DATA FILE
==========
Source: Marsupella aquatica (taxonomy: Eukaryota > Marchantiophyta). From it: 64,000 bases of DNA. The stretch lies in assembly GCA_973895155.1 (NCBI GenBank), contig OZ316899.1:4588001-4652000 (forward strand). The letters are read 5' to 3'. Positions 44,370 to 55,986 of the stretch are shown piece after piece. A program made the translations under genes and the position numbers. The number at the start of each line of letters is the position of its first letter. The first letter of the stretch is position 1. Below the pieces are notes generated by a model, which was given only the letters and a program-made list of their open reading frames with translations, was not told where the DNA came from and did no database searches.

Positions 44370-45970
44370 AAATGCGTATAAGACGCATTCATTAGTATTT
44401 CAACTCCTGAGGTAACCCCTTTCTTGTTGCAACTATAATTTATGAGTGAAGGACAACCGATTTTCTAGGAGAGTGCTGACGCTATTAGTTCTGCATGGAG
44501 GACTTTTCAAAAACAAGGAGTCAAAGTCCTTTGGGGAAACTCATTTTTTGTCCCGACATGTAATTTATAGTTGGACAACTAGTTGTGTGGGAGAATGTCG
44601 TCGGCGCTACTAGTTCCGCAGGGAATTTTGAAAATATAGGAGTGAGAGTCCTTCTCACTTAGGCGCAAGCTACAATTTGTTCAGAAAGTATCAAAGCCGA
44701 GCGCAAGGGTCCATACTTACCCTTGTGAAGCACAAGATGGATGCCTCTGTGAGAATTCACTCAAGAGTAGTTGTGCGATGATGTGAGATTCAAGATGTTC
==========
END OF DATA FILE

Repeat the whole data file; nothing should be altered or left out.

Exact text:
Source: Marsupella aquatica (taxonomy: Eukaryota > Marchantiophyta). From it: 64,000 bases of DNA. The stretch lies in assembly GCA_973895155.1 (NCBI GenBank), contig OZ316899.1:4588001-4652000 (forward strand). The letters are read 5' to 3'. Positions 44,370 to 55,986 of the stretch are shown piece after piece. A program made the translations under genes and the position numbers. The number at the start of each line of letters is the position of its first letter. The first letter of the stretch is position 1. Below the pieces are notes generated by a model, which was given only the letters and a program-made list of their open reading frames with translations, was not told where the DNA came from and did no database searches.

Positions 44370-45970
44370 AAATGCGTATAAGACGCATTCATTAGTATTT
44401 CAACTCCTGAGGTAACCCCTTTCTTGTTGCAACTATAATTTATGAGTGAAGGACAACCGATTTTCTAGGAGAGTGCTGACGCTATTAGTTCTGCATGGAG
44501 GACTTTTCAAAAACAAGGAGTCAAAGTCCTTTGGGGAAACTCATTTTTTGTCCCGACATGTAATTTATAGTTGGACAACTAGTTGTGTGGGAGAATGTCG
44601 TCGGCGCTACTAGTTCCGCAGGGAATTTTGAAAATATAGGAGTGAGAGTCCTTCTCACTTAGGCGCAAGCTACAATTTGTTCAGAAAGTATCAAAGCCGA
44701 GCGCAAGGGTCCATACTTACCCTTGTGAAGCACAAGATGGATGCCTCTGTGAGAATTCACTCAAGAGTAGTTGTGCGATGATGTGAGATTCAAGATGTTC